The EPA has approved several repellents for efficacy and human safety if applied according to the instructions on the label. All of the registered EPA active ingredients have some repellent activity, but most authorities recommend repellents containing DEET as the most reliable and long-lasting when applied to the skin. There are different percentages but there is little added benefit of concentrations greater than 30 %. DEET can be used with sunscreen.

DEET is toxic when ingested and may cause skin irritation in sensitive persons. High concentrations applied to that skin can cause blistering. However, DEET is widely used and a great deal of testing has been done; over the long history of DEET use, very few confirmed incidents of toxic reaction to DEET occurred when the product was used properly.
Take the following precautions if using DEET:

  • Use enough to cover exposed skin. Do not apply repellent to skin that is under clothing. Heavy application is not necessary to achieve protection.
  • Do not apply repellent to cuts, wounds, or irritated skin.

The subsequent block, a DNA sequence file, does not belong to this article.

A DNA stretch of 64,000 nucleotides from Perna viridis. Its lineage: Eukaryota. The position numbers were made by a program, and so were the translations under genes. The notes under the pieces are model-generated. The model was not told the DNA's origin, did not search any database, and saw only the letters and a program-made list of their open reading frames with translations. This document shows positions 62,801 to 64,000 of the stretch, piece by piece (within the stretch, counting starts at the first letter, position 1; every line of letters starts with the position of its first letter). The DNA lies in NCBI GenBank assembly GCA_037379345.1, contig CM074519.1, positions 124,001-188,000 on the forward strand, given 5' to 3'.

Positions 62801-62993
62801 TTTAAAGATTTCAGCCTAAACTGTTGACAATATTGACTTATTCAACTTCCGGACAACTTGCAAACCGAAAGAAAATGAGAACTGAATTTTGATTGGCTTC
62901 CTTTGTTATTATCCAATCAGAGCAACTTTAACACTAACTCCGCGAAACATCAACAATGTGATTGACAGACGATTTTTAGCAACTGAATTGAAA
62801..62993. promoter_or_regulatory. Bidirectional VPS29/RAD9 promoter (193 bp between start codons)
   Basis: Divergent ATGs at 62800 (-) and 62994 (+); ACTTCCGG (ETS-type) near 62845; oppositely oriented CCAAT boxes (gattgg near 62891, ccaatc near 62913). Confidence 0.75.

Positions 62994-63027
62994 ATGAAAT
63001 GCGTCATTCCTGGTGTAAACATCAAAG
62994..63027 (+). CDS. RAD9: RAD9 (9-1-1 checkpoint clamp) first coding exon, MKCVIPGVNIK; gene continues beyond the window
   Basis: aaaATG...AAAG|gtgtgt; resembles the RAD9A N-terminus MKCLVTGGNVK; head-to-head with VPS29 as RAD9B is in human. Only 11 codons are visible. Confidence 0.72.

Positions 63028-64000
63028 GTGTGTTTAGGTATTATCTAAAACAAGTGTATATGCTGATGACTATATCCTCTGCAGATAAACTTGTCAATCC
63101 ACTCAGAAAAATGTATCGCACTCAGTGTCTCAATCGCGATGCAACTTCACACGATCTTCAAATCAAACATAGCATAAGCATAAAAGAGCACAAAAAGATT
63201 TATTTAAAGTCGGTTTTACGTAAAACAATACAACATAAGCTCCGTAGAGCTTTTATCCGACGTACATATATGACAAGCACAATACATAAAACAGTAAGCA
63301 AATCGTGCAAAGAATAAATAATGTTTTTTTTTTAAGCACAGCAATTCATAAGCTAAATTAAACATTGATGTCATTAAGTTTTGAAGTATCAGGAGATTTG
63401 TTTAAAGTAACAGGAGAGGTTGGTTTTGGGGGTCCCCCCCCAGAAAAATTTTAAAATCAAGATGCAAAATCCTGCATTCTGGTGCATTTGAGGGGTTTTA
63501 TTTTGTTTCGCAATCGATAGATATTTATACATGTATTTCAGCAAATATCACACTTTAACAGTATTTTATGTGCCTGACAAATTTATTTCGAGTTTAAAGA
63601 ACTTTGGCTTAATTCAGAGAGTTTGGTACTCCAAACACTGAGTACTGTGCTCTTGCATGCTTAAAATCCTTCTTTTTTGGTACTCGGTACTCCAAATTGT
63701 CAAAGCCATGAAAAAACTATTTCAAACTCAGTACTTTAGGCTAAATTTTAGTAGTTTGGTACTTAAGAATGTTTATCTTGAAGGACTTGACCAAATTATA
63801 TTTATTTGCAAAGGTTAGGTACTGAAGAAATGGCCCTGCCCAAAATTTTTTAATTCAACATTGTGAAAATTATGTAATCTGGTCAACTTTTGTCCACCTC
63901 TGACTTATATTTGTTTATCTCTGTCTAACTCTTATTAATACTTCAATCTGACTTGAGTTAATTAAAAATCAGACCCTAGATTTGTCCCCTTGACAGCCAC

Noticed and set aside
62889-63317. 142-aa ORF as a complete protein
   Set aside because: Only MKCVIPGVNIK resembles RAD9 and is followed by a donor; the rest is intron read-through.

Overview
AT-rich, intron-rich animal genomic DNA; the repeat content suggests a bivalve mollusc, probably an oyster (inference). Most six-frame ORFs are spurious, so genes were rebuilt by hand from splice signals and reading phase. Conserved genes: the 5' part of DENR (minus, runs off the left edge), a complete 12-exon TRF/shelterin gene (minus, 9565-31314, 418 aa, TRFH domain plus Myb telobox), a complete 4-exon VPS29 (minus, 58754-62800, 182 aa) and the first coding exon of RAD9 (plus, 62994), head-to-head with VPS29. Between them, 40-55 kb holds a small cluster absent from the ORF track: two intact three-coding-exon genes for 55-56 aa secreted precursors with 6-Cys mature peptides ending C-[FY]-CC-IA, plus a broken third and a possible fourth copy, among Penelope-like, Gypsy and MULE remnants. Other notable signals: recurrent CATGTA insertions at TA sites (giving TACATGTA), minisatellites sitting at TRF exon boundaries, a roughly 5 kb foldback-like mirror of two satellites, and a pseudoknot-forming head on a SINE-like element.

• Do not apply aerosol or pump products directly to the face. Spray your hands and then rub them carefully over the face, avoiding eyes and mouth.
  • When using repellent on a child, apply just to your own hands and then rub them on the child. Avoid the child’s eyes and mouth and apply sparingly around the ears.
  • Do not apply repellent to children’s hands. (Children tend to put their hands in their mouths.)
  • Do not allow children under age 10 years old to apply insect repellent to themselves; have an adult do it for them.

In conclusion:

Dengue, as well as Malaria and Japanese Encephalitis, are spread by mosquitoes in Vietnam and elsewhere in South East Asia. If you protect yourself from getting bitten by mosquitoes you will not acquire these diseases. It is difficult to follow all of the above directions, but they do work. The insect repellant that is sold in Vietnam is called Sofell. It has 15 % concentration of DEET, which means it has to be reapplied every 4 to 6 hours. All repellents have to be reapplied if they are washed or sweated off. Just a few precautions will keep you safe and well.

Additional information can be found at:

http://www.travmed.com/,
http://www.travelhealthhelp.com ,
http://www.epa.gov/pesticides/factsheets/insectrp.htm
http://www.cdc.gov/ncidod/dvbid/westnile/qa/insect_repellent.htm
http://www.cdc.gov/ncidod/dvbid/dengue/index.htm
http://www.cdc.gov/ncidod/dvbid/dengue/resources/DengueFactSheet.pdf
http://www.bt.cdc.gov/disasters/tsunamis/pdf/dengueqa.pdf
http://www.cdc.gov/ncidod/dvbid/dengue/dengue-qa.htm
http://wwwn.cdc.gov/travel/yellowBookCh4-DengueFever.aspx
http://www.travax.com